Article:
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Published on October 25th, 2010 | by Michael J Smith

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Hamlin Narrows Johnson’s Lead With Martinsville Win

Dead heat.

Well, almost.
 
Denny Hamlin won Sunday’s Tums Fast Relief 500 at Martinsville and trimmed fifth-place finisher Jimmie Johnson’s lead in the Chase for the NASCAR Sprint Cup to six points with four races left in the season.
 
The closest Chase ever through six races is on a collision course toward next Sunday’s AMP Energy Juice 500 at Talladega Superspeedway, the most dangerous and unpredictable race in the Chase.
 
“We’re back, baby,” Hamlin exulted in the radio as he approached the finish line. “Awesome job.”
 
Hamlin showed his appreciation where it was well-deserved. Crew chief Mike Ford and his over-the-wall crew gained three spots for their driver during their final pit stop, before a restart on Lap 394. Hamlin was third off pit road and fourth overvall (because Ken Schrader stayed out) when he took the green flag.
 
“I love you, Mike. Great job of adjusting the car,” Hamlin radioed when the race was over. “Best it’s been all day. Awesome job. Pit crew, you did it right there. You got me out. Thank you, guys.”
 
Kevin Harvick, third in the standings, stayed within striking distance with a third-place run at the .526-mile short track, as the top three drivers continued to separate themselves from the rest of the Chase field. Harvick gained 15 points on Johnson and is 62 behind the four-time defending champion.
 
Hamlin could have a yard sale on grandfather clocks, after winning the distinctive Martinsville trophy for the fourth time and third in a row. The victory was Hamlin’s series-best seventh of the season and the 15th of his career.
 
“Who said it was over?” Hamlin said of the Chase. “I told you it wasn’t over.”
 
Mark Martin rallied from a lap down to finish second, followed by Harvick, Kyle Busch and Johnson. Joey Logano, Dale Earnhardt Jr., Carl Edwards, Jeff Burton and Brad Keselowski completed the top 10.     
        
Harvick, who has had issues on pit road during the Chase, swapped pit crews with teammate Clint Bowyer earlier this week. Bowyer’s crew performed flawlessly, and after the race, Harvick offered to kiss his teammate as an expression of gratitude.
 
“Coming into this race, no one gave us a chance to even run anywhere towards the front,” said Harvick, who posted his first top-five finish in 19 starts at Martinsville. “So it’s nice to come here, get the finishes we feel like we deserve. We’ve run well over the last few years—just hadn’t got the finishes to show for it.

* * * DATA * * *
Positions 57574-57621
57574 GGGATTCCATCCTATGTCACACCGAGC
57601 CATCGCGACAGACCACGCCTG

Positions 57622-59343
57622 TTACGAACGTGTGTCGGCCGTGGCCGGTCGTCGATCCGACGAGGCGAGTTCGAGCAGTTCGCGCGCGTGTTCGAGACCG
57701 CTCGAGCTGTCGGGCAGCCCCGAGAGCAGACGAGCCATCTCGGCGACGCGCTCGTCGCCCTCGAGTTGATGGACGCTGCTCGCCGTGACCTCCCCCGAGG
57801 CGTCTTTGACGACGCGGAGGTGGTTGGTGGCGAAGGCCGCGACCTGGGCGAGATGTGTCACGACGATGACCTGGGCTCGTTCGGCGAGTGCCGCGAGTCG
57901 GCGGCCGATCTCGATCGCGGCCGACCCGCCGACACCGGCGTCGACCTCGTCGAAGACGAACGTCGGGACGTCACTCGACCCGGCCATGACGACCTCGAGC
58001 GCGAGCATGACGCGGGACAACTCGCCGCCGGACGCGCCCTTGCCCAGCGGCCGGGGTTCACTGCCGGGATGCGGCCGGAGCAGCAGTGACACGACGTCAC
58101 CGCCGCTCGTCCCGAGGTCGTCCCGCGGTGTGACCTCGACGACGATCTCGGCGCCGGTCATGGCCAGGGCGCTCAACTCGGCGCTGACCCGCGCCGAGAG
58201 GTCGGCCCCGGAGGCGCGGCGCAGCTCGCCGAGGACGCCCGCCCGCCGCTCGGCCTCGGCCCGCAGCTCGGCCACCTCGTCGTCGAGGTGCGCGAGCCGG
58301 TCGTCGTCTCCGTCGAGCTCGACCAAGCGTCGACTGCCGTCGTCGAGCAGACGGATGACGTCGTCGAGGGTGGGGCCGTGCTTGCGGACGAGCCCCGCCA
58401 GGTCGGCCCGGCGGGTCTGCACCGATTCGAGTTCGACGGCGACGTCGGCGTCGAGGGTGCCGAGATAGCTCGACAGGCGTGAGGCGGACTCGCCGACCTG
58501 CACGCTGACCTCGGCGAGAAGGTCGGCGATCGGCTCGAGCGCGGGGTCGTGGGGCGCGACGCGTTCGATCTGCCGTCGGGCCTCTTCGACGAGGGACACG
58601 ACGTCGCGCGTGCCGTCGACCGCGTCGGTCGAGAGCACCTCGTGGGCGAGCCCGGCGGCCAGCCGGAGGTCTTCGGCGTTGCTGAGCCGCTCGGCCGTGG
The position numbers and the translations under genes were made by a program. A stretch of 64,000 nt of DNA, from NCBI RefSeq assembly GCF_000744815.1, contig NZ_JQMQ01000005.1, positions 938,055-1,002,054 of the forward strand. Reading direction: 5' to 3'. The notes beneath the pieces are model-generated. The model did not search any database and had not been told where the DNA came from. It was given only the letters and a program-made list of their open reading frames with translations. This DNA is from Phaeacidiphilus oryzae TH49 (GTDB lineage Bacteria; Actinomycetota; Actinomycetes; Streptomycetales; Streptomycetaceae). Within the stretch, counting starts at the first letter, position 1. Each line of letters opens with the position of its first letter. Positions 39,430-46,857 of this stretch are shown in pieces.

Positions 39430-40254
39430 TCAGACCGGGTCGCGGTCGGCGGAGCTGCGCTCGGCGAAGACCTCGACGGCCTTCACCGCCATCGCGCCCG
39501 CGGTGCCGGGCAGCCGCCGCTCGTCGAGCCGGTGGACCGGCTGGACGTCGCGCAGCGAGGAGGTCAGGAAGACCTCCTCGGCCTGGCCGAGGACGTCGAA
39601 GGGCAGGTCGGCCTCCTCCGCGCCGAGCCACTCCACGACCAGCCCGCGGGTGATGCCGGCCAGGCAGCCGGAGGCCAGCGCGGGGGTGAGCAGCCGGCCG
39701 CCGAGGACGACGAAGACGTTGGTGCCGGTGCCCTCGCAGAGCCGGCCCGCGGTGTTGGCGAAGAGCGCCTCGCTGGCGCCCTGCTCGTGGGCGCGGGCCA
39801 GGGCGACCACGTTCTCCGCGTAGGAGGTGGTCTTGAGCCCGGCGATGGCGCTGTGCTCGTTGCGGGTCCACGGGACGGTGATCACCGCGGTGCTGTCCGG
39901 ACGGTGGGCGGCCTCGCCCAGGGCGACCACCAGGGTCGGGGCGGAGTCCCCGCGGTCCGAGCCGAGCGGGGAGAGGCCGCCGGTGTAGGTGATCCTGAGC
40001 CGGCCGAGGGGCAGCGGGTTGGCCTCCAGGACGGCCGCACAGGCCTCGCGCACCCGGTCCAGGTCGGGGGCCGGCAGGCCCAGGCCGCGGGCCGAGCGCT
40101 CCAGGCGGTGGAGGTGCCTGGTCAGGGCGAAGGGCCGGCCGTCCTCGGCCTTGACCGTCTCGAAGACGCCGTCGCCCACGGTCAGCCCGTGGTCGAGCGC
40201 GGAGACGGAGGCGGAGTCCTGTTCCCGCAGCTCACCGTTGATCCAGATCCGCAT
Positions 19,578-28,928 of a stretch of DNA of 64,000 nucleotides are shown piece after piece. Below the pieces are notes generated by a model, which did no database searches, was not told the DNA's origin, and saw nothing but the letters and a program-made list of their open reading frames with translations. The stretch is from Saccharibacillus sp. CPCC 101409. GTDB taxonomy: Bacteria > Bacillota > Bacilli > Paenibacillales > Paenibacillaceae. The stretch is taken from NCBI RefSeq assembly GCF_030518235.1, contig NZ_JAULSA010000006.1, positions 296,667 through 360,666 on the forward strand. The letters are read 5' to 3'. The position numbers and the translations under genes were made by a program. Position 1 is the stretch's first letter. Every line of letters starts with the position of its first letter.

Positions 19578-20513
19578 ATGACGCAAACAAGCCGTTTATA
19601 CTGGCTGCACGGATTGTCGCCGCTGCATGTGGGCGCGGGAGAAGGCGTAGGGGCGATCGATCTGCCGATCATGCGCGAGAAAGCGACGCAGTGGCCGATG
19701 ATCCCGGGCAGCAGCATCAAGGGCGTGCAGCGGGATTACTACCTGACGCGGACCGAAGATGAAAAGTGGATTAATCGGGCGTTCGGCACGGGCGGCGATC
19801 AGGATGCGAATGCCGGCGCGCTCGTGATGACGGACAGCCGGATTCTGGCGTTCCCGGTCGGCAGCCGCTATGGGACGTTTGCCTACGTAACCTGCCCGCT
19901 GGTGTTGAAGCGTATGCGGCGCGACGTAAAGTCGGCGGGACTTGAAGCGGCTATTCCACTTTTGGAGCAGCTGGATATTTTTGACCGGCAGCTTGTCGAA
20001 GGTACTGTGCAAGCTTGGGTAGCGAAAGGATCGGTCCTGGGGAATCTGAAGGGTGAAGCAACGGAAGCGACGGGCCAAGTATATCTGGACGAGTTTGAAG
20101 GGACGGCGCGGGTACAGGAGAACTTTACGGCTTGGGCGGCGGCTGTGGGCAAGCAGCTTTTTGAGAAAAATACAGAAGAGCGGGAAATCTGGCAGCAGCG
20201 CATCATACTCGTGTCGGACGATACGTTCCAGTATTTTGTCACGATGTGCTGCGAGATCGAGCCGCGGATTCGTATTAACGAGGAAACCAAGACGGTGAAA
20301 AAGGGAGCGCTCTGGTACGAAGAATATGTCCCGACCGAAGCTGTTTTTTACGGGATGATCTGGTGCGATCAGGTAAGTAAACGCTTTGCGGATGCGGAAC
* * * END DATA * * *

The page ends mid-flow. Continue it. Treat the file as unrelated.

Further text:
“Great day for us. Everybody did a great job on pit road and in the pits, doing everything they had to do to keep the car up front.”
 
Earnhardt briefly gave Junior Nation something to cheer about. Before Earnhardt restarted third on Lap 247, crew chief Chad Knaus radioed to Johnson, “If you hear a great scream and roar (inside) the car, you’ll know that Dale took the lead in the race.”
 
Knaus didn’t have to be a prophet to predict that. When Earnhardt passed Jeff Gordon for the top spot on Lap 285, the crowd stood en masse and cheered lustily. Earnhardt held the lead for 90 laps, 19 more than he had led previously this year, but his handling tightened up in the late going, dropping him to seventh at the finish.
 
During prerace inspection, NASCAR required Johnson’s crew to replace the drive shaft cover on the No. 48 Chevrolet, a minor issue in the sanctioning body’s view, though the specific reason for the change wasn’t stated. If there is a penalty forthcoming, it will be announced during the coming week.
 
Johnson was unaware of the change.
 
“I have no idea what you’re talking about—no clue,” he said after the race. “Not my job, man.”

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About the Author

Michael J. Smith is a NASCAR enthusiast and blogger. In addition to founding this website, Michael is a journalist with over a decade of experience writing for prestigious media organizations.



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